One of Eliza’s children, Edward (Edd), was a schoolmate and good friend of Harlan I. Smith. [Smith, of course, later became a celebrated archaeologist/ethnologist most widely known for his work in the Pacific Northwest.] Edd is mentioned several times in Golson’s journal and seems to have been rather adept at finding artifact caches. Edd’s first cache, consisting of 83 Bayport chert cores and/or preforms, was found 26 April 1890 and was donated to the Peabody Museum at Harvard University that same year.

Edd discovered six bifaces from a second cache on 1 May 1892. Over the next two days, he and Eliza recovered 53 additional specimens from the cache. They sent a report on the cache to the Smithsonian Institution on 8 May 1892 and on 28 June 1892, Harlan I. Smith arrived to photograph the cache.

This image is a copy of Harlan I. Smith’s photo of the Golson Cache #2, found in Saginaw in 1892 by Edward and Eliza Golson and exhibited by Smith at the World’s Columbian Exposition in 1893.

In 1893, the archaeology of the Saginaw Valley was presented to an international audience when Smith chose to exhibit this cache and several additional items from the Golson collection at the World’s Columbian Exposition in Chicago. Eliza made note of the loan in a 21 March 1893 journal entry.

March 21st 1893
Today Harlin I Smith came for some of my specimens to take to the Worlds Fair for Exhibition. I let him have in Edds name
1 Cache of 59 Implements
1 Copper Axe
1 Copper Awl
103 Bone Points
4 Deer Horns (Pieces of Deer Horns)
1 large tooth
15 Bear Teeth
58 Horn Points

Her 7 December 1893 entry documents that the artifacts were well taken care of and all were returned in good condition.

Dec the 7th 1893
Mr H I Smith Returned my specimens all of them in good condition

Eliza Golson died on 23 February 1923 in South Saginaw. Her memory endures through her continuing contribution to the body of knowledge about the archaeology of the Saginaw Valley. In 1980-1981, her descendants honored her memory and efforts by transcribing Eliza’s journal and distributing copies to various institutions including the Peabody Museum of Archaeology and Ethnology at Harvard University, the University of Michigan Museum of Anthropology, the Smithsonian Institution National Museum of Natural History, and the Historical Society of Saginaw County. In 2012, Eliza Golson’s original journal was donated to the Historical Society of Saginaw County. Although much of her collection seems to have been dispersed, portions can be found today at the Peabody Museum, the Smithsonian Institution, and in the archaeological collections of the Castle Museum of Saginaw County History.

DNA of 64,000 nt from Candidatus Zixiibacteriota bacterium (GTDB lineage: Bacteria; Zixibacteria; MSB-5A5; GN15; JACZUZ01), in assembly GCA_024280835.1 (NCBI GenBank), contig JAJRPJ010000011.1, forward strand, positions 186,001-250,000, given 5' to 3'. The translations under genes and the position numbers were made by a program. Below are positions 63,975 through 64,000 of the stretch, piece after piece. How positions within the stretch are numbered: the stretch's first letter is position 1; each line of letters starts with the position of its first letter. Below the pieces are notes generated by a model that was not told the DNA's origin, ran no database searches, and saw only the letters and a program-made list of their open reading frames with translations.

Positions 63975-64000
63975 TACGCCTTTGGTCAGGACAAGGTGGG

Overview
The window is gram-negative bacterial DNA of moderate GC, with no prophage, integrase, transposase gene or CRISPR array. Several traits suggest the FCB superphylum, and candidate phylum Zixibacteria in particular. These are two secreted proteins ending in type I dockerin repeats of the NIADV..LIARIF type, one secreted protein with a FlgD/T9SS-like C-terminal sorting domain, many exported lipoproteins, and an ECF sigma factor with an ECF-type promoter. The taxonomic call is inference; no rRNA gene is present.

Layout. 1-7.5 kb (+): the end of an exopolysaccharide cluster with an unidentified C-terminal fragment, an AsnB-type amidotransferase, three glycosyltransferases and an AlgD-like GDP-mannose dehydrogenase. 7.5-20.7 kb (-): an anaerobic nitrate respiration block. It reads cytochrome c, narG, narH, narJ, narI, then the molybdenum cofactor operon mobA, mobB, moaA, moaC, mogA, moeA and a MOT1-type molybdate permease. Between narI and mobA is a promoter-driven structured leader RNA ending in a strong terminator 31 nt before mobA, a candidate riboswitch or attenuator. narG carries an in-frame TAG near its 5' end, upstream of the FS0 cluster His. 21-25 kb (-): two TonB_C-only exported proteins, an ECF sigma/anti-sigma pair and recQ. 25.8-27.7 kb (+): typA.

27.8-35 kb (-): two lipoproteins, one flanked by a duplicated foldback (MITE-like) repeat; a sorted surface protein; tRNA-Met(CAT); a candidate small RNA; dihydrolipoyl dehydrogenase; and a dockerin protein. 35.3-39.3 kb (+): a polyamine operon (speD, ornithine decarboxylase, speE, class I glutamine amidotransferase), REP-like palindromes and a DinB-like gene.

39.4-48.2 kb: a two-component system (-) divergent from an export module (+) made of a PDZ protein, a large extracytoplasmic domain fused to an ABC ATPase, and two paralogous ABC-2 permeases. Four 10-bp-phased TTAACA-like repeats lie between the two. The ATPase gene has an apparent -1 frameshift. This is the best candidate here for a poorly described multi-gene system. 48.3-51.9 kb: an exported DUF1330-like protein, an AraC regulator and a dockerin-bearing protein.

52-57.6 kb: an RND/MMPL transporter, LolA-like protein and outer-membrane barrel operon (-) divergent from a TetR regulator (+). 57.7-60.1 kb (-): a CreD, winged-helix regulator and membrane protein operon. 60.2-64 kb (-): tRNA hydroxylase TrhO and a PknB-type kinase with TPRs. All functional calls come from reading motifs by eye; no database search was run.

Michigan Archaeological Society meeting Thursday, 2 November 2017

The November meeting of the Saginaw Valley Chapter of the Michigan Archaeological Society will be held Thursday, 2 November 2017 at 7:00 pm here at the Castle Museum of Saginaw County History. Long-time chapter member Bernie Spencer will be presenting a program on the Ike Davidson site. Bernie describes the program as follows:

“Reflections on the Ike Davidson Site, a mixed Late Woodland site adjacent to the Cass River, occupying the bottom of the floodplain from two to four feet above the present water level. The entirety of my collections from the site will be available for observation at the meeting. This site was totally removed as part of the Cass River Dike Project in 2011. My collections began in 1957 and ended with the total destruction of the site in 2011.”

One of many Late Woodland Rimsherds from the Ike Davidson Site, Saginaw County, Michigan.

Bernie’s collection from this site includes an impressive array of Late Woodland (and some probably earlier) ceramics, projectile points and other flaked stone tools, and ground stone artifacts, all of which will be on display at the meeting.

As always, the public is welcome and encouraged to attend. You won’t want to miss this one!